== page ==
Retro Review: Bionicle – Mask of Light (2003).
Before The LEGO Movie and Ninjago, there was Bionicle The Movie: Mask of Light. While a bit dated, it’s actually a decent kids flick.
I don’t apologize for the fact that I just plain don’t like the new LEGO movie universe. They may not be blatant commercials for toy lines like films from the 1990’s (think G.I. Joe or Transformers), but they’re no less cynical. Using a barrage of pop culture references and Adderall addled pacing, they feel like an attempt to introduce as many familiar faces in 90 minutes as possible, all so they can sell branded video games featuring those characters. It’s the Disney Infinity marketing scheme: throw well known characters into some feather-weight adventure meant solely to sell games and add-ons. The LEGO Movie gets under my skin further by thinking irony and winking at the camera excuses such crass commercialism.
With this jaundiced background, I was surprised that LEGO’s first Bionicle movie, Mask of Light, was actually a solid adventure narrative that seemed less interested in hawking toys than in condensing years of TV stories into a cohesive mythos. Only one new character is introduced, so it wasn’t like LEGO was funding the project in the hopes of selling a mint of new merch. While the end product was a tad overstuffed with world-building, and boasted dated graphics, Bionicle: Mask of Light was a decent flick you could sit your kids down in front of without worrying about your credit card number.
The History of Bionicle.
In the early 2000’s, LEGO was trying to build a very different empire. Still primarily focused on moving physical boxes of blocks, they created a television universe of toys with a more mature feeling: Bionicle. A fairly standard adventure series, Bionicle used computer generated graphics to tell a story of warring factions – light and dark – on a mystical island. Eventually the story spread to new islands, under the sea, and even into the sky in order to introduce new characters and sell new play sets.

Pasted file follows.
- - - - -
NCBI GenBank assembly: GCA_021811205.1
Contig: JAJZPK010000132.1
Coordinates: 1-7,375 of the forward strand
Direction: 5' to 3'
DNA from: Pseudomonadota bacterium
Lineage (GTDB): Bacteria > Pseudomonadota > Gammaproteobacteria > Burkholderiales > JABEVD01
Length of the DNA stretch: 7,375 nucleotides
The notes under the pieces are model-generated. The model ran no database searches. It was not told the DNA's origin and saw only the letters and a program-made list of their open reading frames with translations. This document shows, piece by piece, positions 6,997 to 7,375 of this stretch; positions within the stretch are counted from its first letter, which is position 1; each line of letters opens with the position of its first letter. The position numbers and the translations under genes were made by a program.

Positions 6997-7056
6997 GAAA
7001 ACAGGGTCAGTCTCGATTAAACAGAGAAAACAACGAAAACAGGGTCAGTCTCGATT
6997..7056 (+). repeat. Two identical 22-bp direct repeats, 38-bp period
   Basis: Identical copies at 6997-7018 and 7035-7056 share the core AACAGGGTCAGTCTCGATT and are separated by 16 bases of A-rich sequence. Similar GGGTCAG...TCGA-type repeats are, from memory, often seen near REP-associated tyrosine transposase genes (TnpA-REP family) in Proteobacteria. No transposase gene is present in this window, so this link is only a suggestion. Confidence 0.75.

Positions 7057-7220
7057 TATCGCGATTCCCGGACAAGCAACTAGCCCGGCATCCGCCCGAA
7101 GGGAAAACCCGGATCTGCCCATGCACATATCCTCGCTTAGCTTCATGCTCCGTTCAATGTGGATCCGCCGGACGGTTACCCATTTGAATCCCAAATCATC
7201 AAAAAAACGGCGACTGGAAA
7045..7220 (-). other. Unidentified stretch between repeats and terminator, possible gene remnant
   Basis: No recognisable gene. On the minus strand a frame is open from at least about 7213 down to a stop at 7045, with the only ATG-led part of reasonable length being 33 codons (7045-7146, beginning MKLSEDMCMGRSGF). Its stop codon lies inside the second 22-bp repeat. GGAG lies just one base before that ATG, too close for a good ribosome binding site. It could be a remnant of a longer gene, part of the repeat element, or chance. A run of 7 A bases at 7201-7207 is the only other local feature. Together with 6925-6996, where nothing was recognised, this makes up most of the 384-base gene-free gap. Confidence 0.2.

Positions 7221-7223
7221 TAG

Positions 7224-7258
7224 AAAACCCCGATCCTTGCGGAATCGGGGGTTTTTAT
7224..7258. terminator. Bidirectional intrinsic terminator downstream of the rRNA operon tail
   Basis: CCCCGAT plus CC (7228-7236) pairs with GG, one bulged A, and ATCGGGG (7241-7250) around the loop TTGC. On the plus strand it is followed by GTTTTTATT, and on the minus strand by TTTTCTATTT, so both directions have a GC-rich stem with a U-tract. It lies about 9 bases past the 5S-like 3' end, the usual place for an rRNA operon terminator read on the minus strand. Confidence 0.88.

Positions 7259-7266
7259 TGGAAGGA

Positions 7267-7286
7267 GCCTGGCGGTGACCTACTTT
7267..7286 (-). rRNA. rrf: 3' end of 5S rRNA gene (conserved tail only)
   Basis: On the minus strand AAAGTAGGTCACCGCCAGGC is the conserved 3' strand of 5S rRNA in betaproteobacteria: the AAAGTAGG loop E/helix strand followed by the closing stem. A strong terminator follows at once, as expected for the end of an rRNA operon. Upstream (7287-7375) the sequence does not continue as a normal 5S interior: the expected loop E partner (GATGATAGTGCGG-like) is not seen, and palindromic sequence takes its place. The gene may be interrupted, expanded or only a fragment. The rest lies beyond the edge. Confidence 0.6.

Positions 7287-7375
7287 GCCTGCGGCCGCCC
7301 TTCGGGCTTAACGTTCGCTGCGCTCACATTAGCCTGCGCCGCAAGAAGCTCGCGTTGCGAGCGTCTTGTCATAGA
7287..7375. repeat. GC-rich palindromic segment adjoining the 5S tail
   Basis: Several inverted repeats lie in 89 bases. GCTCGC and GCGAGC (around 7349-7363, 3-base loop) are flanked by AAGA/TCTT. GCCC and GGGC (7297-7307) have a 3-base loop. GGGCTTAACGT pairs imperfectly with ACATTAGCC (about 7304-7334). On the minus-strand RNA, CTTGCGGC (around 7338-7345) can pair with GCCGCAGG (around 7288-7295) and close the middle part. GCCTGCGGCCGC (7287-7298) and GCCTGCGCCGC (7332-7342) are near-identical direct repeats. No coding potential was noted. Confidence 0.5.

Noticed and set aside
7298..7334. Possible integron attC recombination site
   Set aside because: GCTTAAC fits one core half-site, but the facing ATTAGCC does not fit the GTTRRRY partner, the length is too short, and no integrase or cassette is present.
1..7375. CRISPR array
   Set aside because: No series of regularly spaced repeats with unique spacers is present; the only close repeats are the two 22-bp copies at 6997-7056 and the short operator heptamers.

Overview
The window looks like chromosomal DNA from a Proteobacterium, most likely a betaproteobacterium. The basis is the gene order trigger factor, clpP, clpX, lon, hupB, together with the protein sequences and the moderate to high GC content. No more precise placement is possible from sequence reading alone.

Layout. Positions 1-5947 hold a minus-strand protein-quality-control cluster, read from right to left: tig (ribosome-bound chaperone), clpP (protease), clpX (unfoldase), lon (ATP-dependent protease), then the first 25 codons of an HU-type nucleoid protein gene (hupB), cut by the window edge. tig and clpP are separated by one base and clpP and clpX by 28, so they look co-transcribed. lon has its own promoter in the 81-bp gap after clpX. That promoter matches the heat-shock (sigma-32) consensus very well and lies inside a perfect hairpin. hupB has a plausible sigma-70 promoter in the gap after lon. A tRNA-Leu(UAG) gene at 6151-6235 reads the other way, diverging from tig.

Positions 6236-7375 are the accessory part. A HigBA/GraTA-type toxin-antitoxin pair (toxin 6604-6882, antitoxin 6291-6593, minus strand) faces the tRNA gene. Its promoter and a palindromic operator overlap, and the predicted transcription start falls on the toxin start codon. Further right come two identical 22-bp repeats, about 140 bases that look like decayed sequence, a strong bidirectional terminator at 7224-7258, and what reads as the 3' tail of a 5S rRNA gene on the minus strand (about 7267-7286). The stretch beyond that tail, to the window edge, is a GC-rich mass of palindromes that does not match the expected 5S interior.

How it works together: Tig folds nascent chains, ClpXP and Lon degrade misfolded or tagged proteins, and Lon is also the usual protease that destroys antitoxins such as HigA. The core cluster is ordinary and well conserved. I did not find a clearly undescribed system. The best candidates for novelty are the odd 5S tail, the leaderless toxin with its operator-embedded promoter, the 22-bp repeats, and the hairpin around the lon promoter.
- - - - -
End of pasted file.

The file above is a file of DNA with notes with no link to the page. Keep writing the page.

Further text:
Halfway through the Bionicle run, LEGO and Miramax teamed up for a feature length straight-to-DVD movie: Mask of Light. This film summarizes the first arc of the Bionicle series, bringing back the original 6 heroes and adding a quest adventure to find a prophesied 7th hero, the guardian of light. Sequels would go on to summarize the other arcs of the show, making for a loose trilogy of films from 2003 to 2009.
Bionicle: Mask of Light (2003.)
The world of Bionicle is made up of the elements fire, water, wind, earth, stone, and ice, and divided into light and dark. The founding spirit of Bionicle gave life to the elements, giving each domain a guardian to shepherd the people. Shortly after this golden age, the spirit of shadow descended on the world and sealed away the founding spirit. Many generations later, two young Bionicles discover a mask of light, the key to finding a 7th hero, the guardian of light. Along with the 6 elemental guardians, our young heroes leave their home to find this savior, all the while being pursued by the minions of the shadows.